clock menu more-arrow no yes mobile

Filed under:

Ivy League To Major Conference Program Coaching Successes

A lot of fans have concerned about whether Donahue, coming from the Ivy League, will be able to successfully recruit in the ACC. Boston College is in a bit of unchartered waters going with a hire from the Ivy League. There is only a very short list of coaches that have made the jump from the Ivy League to a major conference program. 

While the list of coaches who have gone from the ranks of the Ivy League to major conference programs is short, most coaches who have made this jump have found success in their post-Ivy League careers.

Here's a look at a few of those coaches. 


Fran Dunphy (Penn to Temple)

In 1989, Fran Dunphy - Steve Donahue's former boss - was named the head coach of the Ivy League’s Penn Quakers. Dunphy had tremendous success with Penn, winning 10 Ivy League titles over 17 seasons. That run included a stretch of 48 straight Ivy League wins from 1992-1996. In the 1994 NCAA Tournament, Penn knocked off Nebraska for Dunphy’s only win in the NCAAs. Over his 17 years with Penn, Dunphy accumulated a 310-163 (191-48) record.

Dunphy went on to coach the A-10’s Temple Owls at the start of the 2006-07 season, replacing legendary coach John Chaney. After a modest 12-18 season in his first year, Dunphy has since gotten Temple to 20+ wins in each of the last three seasons. His run of 20+ wins included three consecutive NCAA Tournament appearances. Dunphy’s Owls won the Atlantic 10 tournament this season, finishing the season with a career-best 29 wins.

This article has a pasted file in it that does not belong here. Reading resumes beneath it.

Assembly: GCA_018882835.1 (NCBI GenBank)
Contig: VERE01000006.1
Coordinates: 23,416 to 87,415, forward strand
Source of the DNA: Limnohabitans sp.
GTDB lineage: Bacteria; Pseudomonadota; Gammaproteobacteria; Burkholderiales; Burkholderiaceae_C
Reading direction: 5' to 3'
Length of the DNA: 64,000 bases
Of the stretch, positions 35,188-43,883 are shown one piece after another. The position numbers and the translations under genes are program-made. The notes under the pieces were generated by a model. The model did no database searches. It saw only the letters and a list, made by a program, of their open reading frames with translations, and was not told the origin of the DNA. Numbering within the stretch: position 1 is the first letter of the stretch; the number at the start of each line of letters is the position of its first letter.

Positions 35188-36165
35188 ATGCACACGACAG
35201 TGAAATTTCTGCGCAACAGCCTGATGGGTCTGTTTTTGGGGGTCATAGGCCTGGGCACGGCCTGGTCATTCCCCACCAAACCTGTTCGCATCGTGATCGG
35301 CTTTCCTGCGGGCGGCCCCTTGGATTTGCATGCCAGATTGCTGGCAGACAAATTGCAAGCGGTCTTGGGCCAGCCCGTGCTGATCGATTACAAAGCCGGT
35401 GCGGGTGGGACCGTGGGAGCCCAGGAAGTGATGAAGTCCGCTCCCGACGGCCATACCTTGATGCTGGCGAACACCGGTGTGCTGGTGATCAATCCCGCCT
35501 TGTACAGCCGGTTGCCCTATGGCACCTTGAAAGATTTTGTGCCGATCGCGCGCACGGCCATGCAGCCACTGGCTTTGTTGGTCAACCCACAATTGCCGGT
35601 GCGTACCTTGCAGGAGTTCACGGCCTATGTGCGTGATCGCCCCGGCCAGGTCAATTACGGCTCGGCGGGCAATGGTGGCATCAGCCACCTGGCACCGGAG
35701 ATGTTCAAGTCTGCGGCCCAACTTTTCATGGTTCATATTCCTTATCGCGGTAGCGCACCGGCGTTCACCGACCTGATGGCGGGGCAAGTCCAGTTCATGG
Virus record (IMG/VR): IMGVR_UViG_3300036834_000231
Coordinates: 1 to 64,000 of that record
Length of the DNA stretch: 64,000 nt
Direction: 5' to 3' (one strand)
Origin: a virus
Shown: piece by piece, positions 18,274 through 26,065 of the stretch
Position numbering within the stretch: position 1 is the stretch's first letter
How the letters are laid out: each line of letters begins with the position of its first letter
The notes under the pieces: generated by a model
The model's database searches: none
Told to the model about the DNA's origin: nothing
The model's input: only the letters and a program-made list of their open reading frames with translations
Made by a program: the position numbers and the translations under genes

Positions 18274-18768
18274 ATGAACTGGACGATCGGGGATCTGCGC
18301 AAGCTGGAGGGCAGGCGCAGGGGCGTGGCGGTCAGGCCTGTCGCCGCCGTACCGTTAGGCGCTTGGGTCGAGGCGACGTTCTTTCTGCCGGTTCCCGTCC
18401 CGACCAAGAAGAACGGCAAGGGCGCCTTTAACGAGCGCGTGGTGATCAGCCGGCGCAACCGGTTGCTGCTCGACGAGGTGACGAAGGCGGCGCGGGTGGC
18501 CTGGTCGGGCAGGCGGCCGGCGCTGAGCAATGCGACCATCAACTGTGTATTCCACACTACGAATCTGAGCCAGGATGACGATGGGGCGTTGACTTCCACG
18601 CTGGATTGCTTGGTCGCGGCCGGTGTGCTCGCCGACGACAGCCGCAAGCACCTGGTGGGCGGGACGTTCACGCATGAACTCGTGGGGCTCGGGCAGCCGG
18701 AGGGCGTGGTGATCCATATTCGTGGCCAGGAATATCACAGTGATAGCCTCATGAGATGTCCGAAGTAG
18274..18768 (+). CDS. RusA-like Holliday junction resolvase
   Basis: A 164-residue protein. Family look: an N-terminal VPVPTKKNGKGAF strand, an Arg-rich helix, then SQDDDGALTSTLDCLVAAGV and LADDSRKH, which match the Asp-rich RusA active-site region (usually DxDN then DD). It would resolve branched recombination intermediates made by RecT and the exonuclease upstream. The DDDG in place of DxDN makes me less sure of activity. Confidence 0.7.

Post Ivy League Success: High


John Thompson III (Princeton to Georgetown)

John Thompson III was an assistant coach under both Pete Carril and Bill Carmody before taking Princeton's head coaching position in 2000. In four seasons with the Tigers, JT3 compiled a 68-42 record overall and 45-11 in the Ivy League. He led the Tigers to two NCAA Tournament appearances and an NIT appearance.

In 2004, JT3 was hired to the top spot at Georgetown where he brought with him the Princeton offense. Thompson has led Georgetown to the postseason in each of his first six years with the program, including a Sweet 16 appearance (2005-06) in his second season and a Final Four appearance the following season. In six years, Thompson III has posted a record of 138-59 (62-40 Big East) with the Hoyas.

Post Ivy League Success: High


Bill Carmody (Princeton to Northwestern)

Carmody waiting patiently behind Princeton coach Pete Carril for 13 seasons before taking the reins of the Tigers program in 1996. Carmody certainly made up for lost time. In four seasons with Princeton, Carmody posted a 92-25 record and a gaudy 50-6 record in the Ivy League. He led Princeton to back-to-back 14-0 Ivy League seasons, two NCAA tournament appearances and a win in the 1998 NCAA Tournament’s first round. In his third and fourth seasons, Carmody finished second in the Ivy League and Princeton was sent to the NIT. Just like Carril and John Thompson III, Carmody is considered a guru of the Princeton offense.

In 2000, Carmody accepted the head job at Northwestern. In 10 seasons with the Wildcats, Carmody has had moderate success at a program that has historically sucked (and sucked mightily). The last two seasons, Northwestern has made back-to-back NIT appearances and won 20 games for the first time in program history.

Post Ivy League Success: Moderate